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Vegetable gardens and gardens
Creating and caring for vegetable gardens and gardens is not only a pastime but a way to re-establish that relationship with nature that modern lifestyles gradually contribute to weakening. Working the land, setting up a garden, growing plants and doing all the operations necessary to correct maintenance of a green space in respect of biodiversity requires time, effort, knowledge of plants and gardening techniques as well as the availability of the tools and utensils needed to do the work of the gardener. Make a good harvest, grow plants and flowers protecting them from pests and from the atmospheric agents to see them grow up healthy it is certainly gratifying and is the way in which nature pays for its efforts and commitment.
Operations to be carried out for vegetable garden and garden
There is always something to do in the gardens or gardens; There are many operations to be carried out and the devices to be observed to avoid unpleasant problems that can in a short time nullify a job that lasted months. Prepare the soil, sow, implant, graft, protect plants from pests, wind and frost, prepare the most suitable irrigation systems, building greenhouses, removing weeds, etc. they are all operations to be carried out scrupulously and that are part of the ordinary maintenance of a vegetable garden or an orchard. Taking care of your green space means loving nature, respecting biodiversity and understanding the need to safeguard the balance of the surrounding ecosystems. This is why the art of gardening is increasingly eco-sustainable or oriented to the use of natural methods and non-polluting substances. Only by respecting these principles will it be possible to enjoy healthy and nutritious organic products.
Work and improve the soil
The soil is a primary element necessary for the growth and development of any plant species. It contains the organic substances that plants need to live. The roots not only draw nourishment from the soil but anchor themselves to it by mixing it up, breaking up the clods, stones and rocks, thus creating nourishment for other plant species. Often in intensive cultivation, the soil exhausts its nutritive properties and turns into inert soil. it can be made fertile only artificially with the use of chemical substances. The soil contains micro-organisms capable of generating nourishment for both plants and other organisms such as insects and earthworms. They are in fact able to decompose the particles of dead organic matter by transforming them in nutrients. These micro-organisms together with the leaves and plant residues make up the biological part of the very important soil in the surface layer of a garden because it is responsible for the correct growth of plants. In uncultivated land this component is naturally present whereas in poor soils it can be added to the surface of manure or compost a particular soil obtained by mixing the remains of plants and vegetables. But the soil is also composed of minerals and inorganic substances such as sand and gravel which, properly mixed with organic factors, determine the right compactness and the correct drainage or the quantity of water of which the roots can have. It is therefore advisable to add sand and gravel to a soil that is too compact and contains a high biological component whereas, on the contrary, excessively permeable soils must be enriched with compost. An important parameter to consider for the choice of the type of plants to be cultivated concerns the pH or the determination of the acid or alkaline characteristics of the soil. An acid soil is recognized by the excessive presence of wild flora. The typical acidity of calcareous soils can be exploited by the gardener to his advantage through the cultivation of specific plants such as the Pieris, the Kalmia, the Japanese maple and the Liquidambar.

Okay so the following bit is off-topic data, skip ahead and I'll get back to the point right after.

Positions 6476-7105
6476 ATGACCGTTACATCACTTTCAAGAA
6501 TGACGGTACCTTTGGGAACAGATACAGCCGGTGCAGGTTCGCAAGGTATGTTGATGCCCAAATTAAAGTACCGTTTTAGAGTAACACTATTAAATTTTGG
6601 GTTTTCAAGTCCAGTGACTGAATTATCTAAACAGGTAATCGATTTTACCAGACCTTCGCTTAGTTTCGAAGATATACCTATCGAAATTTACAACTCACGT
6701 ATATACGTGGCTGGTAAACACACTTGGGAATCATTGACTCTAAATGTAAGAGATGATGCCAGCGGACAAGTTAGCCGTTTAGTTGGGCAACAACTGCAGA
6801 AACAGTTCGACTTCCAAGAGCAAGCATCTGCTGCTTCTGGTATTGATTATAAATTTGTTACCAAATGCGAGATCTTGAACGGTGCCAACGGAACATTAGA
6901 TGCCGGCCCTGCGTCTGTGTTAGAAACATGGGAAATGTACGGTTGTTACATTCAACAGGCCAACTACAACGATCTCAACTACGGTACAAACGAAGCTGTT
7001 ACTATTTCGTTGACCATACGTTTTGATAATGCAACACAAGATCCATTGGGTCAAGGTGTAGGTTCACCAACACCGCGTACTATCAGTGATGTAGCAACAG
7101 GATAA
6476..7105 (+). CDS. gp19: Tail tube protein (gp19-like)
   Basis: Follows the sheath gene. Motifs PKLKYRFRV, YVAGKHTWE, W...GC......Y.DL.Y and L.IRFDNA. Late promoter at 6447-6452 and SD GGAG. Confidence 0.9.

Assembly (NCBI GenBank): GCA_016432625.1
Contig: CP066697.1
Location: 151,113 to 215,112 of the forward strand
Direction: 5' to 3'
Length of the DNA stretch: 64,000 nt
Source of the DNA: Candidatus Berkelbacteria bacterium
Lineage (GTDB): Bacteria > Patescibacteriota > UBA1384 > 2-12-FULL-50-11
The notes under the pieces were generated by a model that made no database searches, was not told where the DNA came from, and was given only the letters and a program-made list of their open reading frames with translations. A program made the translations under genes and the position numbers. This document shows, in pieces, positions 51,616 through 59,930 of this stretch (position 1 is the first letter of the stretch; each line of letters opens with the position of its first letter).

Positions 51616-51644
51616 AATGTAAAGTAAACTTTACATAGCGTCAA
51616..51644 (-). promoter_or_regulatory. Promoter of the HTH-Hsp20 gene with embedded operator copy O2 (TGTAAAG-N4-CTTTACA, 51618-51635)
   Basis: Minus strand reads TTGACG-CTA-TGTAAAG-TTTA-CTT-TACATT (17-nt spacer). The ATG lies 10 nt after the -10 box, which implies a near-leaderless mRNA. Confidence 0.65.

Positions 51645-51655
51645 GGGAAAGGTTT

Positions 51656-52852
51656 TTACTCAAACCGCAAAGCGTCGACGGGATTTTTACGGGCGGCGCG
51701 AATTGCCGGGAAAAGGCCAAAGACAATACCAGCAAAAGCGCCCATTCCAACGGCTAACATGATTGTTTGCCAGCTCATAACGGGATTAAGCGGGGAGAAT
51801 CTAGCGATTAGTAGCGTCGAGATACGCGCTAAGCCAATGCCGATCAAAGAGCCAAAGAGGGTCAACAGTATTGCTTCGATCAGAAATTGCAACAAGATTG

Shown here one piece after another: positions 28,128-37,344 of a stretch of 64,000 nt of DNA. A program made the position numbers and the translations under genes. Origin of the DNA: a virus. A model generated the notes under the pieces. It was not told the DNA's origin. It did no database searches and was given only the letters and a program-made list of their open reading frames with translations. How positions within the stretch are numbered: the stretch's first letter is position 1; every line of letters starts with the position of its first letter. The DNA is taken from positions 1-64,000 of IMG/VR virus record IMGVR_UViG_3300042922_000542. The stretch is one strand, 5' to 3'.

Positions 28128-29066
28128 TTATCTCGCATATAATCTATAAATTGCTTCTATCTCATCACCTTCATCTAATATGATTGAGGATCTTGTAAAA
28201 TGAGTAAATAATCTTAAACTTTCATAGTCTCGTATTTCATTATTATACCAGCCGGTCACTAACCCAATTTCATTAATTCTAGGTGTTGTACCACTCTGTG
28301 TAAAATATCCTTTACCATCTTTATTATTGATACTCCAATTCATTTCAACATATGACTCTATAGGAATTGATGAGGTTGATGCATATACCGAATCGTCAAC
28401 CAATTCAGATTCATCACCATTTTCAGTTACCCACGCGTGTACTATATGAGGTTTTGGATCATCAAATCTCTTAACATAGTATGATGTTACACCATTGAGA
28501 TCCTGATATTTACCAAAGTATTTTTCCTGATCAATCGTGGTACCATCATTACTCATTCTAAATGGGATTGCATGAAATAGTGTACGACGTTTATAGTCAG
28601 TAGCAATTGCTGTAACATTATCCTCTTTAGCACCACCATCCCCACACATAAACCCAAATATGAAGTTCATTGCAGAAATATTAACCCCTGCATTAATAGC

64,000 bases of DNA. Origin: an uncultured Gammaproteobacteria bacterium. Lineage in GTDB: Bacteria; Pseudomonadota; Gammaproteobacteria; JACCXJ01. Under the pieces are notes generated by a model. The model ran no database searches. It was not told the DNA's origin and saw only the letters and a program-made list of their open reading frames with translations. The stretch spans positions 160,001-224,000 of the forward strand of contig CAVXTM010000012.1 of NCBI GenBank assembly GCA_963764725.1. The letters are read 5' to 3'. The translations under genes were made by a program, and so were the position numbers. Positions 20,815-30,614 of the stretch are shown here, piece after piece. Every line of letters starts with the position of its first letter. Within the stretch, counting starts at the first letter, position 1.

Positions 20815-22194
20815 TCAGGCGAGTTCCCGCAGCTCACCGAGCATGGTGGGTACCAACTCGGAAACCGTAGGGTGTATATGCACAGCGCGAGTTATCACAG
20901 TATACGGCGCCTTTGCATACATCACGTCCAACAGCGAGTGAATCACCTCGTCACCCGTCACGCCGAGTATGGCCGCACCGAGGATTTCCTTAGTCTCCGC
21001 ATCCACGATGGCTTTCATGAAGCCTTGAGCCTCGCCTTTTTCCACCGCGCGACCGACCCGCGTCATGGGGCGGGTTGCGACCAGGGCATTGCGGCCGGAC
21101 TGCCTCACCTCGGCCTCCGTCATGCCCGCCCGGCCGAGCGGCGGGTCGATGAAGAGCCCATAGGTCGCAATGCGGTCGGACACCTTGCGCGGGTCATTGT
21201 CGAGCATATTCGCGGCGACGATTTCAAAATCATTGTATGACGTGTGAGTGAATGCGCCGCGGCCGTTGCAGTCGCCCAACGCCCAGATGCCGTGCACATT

Providing the right amount of water to your plants is not at all easy, especially in the summer months when excessive heat and drought make the soil arid, putting at risk the life of the most delicate plants. Sometimes it takes so much experience to put point the most suitable irrigation system for your needs. Fortunately, on the market there are many products (sprinklers, guns, lances, tubes of various sizes, sockets, fittings, etc.) useful for those who intend to build an automated surface irrigation system within the own vegetable garden or garden.It is obvious that you need to know what is the right amount of water to be supplied periodically to each plant (normally 15 liters every 3 days for medium-sized plants or one and a half liters of water per cubic meter of crown) and the exact size of the space to be irrigated so as to avoid waste. With the help of guns and spears you can reach the less accessible points such as the top of the canopy he trees while with the aid of sprinklers it is possible to evenly wet very large soils.For the most demanding there is the possibility of creating underground installations a little more expensive and normally made with the help of specialized technicians. These particular irrigation systems they are characterized by the presence of concealed sprinklers that emerge from the ground only when the water flow is opened.